Here at The Salt, we've taken note of the all-too-common habit of letting food rot in the fridge. Food waste can cost hundreds of dollars a year, and once it arrives at a landfill to decompose, it turns into a greenhouse gas that contributes to global warming. And that makes us feel guilty.

Now some home appliance companies are banking on the hope that some consumers will turn over their food waste worries to a computer inside their fridge.

Recently, two companies have debuted so-called "smart fridges," which will helpfully track expiration dates on highly perishable foods like milk and help us find the lettuce before it wilts. But at what cost?

Last year, Samsung released its LCD refrigerator with apps, a beastly fridge available in 28- or 30-cubic foot capacity, and outfitted with an LCD screen, WiFi, and recipe apps like Epicurious that can link with a smartphone. This year, Samsung added a grocery manager app to to the fridge, complete with an internal map, so that even if you forgot when you shoved that bag of spinach, the fridge will know.

The companies say it's all about the food. "The idea is to, number one, make sure you use it, and number two, make sure you don't lose it," Kurt Jovais, Samsung's vice president of home appliances, tells The Salt.

"People are spending a lot of money on fresh produce, and they're sticking it in the crisper bin, only to find it wilted. Or they go to the store and buy a third batch of spring onions because they forgot they already had them," Jovais says.

In January, LG launched its own Smart Manager fridge at the CES technology fair in Las Vegas. Like the Samsung fridge, this one is connected to the Internet and has a "food management system" to help you keep track of the location and expiration dates of food inside the fridge.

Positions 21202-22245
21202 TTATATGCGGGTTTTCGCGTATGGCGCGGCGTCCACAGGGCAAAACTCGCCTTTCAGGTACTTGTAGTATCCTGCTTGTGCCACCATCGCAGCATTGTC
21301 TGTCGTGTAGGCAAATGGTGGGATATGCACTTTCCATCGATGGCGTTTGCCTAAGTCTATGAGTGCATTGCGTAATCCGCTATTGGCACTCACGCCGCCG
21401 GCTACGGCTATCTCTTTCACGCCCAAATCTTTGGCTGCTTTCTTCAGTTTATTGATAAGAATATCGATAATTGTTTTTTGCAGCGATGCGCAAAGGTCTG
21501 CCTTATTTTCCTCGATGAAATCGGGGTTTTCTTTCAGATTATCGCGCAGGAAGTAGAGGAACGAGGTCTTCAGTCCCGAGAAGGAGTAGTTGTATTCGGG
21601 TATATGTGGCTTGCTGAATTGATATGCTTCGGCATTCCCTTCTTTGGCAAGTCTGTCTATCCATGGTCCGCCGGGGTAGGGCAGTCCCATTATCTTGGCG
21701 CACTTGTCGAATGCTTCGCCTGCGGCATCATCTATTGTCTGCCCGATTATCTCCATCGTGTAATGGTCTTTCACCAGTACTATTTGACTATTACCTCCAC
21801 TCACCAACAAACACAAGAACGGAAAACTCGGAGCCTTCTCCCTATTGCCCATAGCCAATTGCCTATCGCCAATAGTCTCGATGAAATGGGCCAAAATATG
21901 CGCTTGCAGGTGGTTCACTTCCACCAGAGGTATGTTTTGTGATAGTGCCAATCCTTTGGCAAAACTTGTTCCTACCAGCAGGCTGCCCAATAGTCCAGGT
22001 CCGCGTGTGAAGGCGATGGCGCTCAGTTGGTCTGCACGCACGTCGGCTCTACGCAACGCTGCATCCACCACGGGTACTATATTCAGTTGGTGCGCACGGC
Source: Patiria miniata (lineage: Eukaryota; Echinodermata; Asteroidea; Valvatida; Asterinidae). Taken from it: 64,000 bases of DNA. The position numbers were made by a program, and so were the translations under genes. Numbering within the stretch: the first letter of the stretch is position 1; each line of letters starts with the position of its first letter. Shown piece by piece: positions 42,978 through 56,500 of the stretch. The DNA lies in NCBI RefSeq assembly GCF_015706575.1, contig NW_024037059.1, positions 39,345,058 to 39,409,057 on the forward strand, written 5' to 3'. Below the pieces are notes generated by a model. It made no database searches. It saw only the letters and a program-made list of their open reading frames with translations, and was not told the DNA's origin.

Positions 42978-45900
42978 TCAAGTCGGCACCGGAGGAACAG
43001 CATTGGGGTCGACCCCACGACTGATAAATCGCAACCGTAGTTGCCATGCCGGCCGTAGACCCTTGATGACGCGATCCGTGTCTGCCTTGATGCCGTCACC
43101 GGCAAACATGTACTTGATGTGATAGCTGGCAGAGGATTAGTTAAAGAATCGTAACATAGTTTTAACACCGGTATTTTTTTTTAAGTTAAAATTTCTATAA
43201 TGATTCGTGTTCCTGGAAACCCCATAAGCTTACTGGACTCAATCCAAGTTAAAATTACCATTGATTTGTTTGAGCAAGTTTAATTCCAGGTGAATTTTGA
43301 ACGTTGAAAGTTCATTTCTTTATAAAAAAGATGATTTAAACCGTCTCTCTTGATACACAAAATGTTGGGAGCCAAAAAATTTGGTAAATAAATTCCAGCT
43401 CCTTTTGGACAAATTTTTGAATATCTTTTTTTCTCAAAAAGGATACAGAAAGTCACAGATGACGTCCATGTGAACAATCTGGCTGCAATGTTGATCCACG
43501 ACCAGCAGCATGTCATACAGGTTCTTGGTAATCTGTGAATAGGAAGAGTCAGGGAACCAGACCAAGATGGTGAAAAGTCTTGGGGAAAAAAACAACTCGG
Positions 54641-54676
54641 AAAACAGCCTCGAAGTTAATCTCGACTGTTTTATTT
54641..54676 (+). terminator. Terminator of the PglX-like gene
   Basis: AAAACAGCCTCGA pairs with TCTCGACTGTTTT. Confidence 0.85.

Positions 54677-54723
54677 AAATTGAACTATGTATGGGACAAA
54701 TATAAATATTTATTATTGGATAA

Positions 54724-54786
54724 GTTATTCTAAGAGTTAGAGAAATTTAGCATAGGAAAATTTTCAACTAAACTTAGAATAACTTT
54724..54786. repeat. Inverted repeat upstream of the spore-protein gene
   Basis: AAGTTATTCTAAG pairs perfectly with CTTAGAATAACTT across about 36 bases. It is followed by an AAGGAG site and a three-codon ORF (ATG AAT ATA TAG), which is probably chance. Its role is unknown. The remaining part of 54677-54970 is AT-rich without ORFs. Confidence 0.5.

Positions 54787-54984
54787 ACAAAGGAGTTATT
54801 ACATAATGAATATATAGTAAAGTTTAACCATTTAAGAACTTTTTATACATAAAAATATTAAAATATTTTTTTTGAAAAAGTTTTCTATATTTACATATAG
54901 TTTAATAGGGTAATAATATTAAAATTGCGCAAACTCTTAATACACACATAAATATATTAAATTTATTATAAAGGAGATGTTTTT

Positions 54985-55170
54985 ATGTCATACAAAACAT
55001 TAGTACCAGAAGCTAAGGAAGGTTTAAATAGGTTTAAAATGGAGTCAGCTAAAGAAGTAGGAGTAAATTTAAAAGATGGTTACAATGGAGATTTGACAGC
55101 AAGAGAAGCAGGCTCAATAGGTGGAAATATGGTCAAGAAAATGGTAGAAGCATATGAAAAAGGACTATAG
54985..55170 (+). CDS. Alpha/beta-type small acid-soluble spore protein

LG has also created a direct line from your fridge to the grocery store with an online grocery shopping app through the LCD panel or your smartphone. "These features eliminate the hassle of having to write down grocery shopping lists the old-fashioned way or the need to visit the grocery store, saving time and increasing convenience," the company notes.

One big problem with these fancy, intelligent fridges is the pricetag. Samsung retails its fridge for $3499, and LG's goes for $3200. That's double or even triple the cost of a regular old one.

Also, some tech analysts aren't sure people want to talk to the fridge.

"No one wants the obligation of keeping their fridge informed unless they're seriously short on inter-personal relationships," writes Susie Steiner, a house and home blogger for The Guardian.

And then, once the companies have your shopping list, there are some potential privacy and security concerns.

"Internet connected smart houses and security systems can be hacked and used to facilitate bad guys while hindering the home owners," says AT&T Tech Security Principal Jim Boxmyer on the Networking Exchange Blog.

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